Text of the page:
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Should we worry about drugs in the water supply?

  • Should we worry about drugs in the water supply?
  • Though that glass of water might look clear, a range of pharmaceutical residues could be lurking inside. Manuel Valiente is our font of knowledge.

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While pharmaceuticals can do wonders in terms of treating the illnesses and conditions that affect us, what happens to them afterwards is a problem. Like almost everything else we ingest, eventually these pharmaceuticals will be excreted into the sewers. If not properly removed, they could eventually end up in groundwater, surface water – even our drinking water.

“Pharmaceuticals are designed to resist being degraded in the body, meaning there can be a lot of ‘leftovers’ that will eventually be excreted as waste,” says Manuel Valiente, a professor of Analytical Chemistry at the Autonomous University of Barcelona.

As Valiente explains, these excreted pharmaceuticals can persist even against conventional waste treatment processes. “Eventually, they will find their way into the food chain.”

Flushing drugs into the water stream

While hospitals and the companies that manufacture drugs contribute to the problem, the real culprit is us – the individuals who use pharmaceuticals at home. “We are the ones who are literally flushing these drugs into the water stream,” adds Valiente.

Once flushed, these pharmaceuticals make their way into the wastewater network. However, unlike other chemicals and contaminants, current wastewater treatment solutions aren’t equipped to filter pharmaceutical residues out of the water.

“The typical processes for treating wastewater are simply not prepared for handling these types of compounds and at such low concentrations,” remarks Valiente. “As a result, they can end up in our drinking water.”

Carcinogenic, mutagenic and possibly even toxic

According to Valiente, this contamination can have a direct impact on the population, particularly those with weakened immune systems or other underlying conditions. They also pose an elevated threat to children and the elderly.

“This contamination is problematic because these substances can be carcinogenic, mutagenic, and toxic for reproduction,” he notes. The issue isn’t new, but, as the use of pharmaceuticals continues to grow, so too does the amount of pharmaceutical waste that enters the water supply.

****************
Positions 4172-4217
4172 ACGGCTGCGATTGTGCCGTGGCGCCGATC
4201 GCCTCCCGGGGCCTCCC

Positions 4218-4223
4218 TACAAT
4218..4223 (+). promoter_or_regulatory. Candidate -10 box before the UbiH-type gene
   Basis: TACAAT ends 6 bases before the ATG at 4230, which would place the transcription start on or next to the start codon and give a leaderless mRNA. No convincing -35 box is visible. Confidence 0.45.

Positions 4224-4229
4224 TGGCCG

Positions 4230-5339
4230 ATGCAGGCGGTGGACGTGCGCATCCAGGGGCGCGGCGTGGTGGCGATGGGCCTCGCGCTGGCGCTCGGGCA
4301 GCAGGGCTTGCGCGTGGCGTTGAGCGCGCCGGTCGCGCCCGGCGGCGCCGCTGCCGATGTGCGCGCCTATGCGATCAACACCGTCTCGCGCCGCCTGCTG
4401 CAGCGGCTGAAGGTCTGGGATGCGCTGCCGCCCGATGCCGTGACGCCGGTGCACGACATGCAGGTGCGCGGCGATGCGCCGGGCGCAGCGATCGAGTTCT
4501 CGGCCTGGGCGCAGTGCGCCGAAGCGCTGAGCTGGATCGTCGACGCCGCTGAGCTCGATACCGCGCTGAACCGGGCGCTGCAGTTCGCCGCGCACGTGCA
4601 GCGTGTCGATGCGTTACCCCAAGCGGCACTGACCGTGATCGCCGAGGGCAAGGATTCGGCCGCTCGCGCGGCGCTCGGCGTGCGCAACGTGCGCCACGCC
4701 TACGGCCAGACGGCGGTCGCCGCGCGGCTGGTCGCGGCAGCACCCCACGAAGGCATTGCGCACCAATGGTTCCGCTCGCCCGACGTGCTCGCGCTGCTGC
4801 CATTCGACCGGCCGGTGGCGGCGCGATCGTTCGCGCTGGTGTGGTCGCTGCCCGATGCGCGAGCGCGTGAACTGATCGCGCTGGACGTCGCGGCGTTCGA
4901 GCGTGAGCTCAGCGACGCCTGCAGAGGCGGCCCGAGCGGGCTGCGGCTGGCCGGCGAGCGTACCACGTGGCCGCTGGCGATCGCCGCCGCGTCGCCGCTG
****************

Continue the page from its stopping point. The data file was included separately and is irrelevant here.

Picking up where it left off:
Limited options for mitigating the risk

What can one do to avoid drinking drugs? Unfortunately, not a whole lot. While you could drink bottled water, Valiente says even that is not completely free of contamination. “While generally safer than tap water, how much safer really depends on the bottled water company applying advanced analytical controls in addition to the current regulations,” he explains.

There’s also the issues of plastic waste and sustainability that come along with bottled water.

You might be tempted to limit the amount of water you drink. Not only is this ill-advised from a health standpoint, it is not the most practical approach to limiting exposure to pharmaceutical waste.

A more effective way of treating wastewater

Instead, the best option is to improve the way we treat wastewater, which is exactly what Valiente is working on. With the support of the RECOPHARMA project, which was funded by the Marie Skłodowska-Curie Actions programme, he is leading an effort to design, develop, validate and demonstrate an effective treatment for removing and recovering pharmaceuticals from wastewater.

“We’ve developed an adsorbent material that has proved capable of concentrating and removing trace levels of specific pharmaceuticals in polluted water,” adds Valiente.

Installed at a wastewater treatment plant, this innovative material essentially acts as a filter, continuously removing detected drugs.

“Because it is difficult to reduce the amount of pharmaceuticals being used, we must continue to focus our efforts on using modern analytical controls to remove very low concentrations of specific pollutants from wastewaters,” concludes Valiente.

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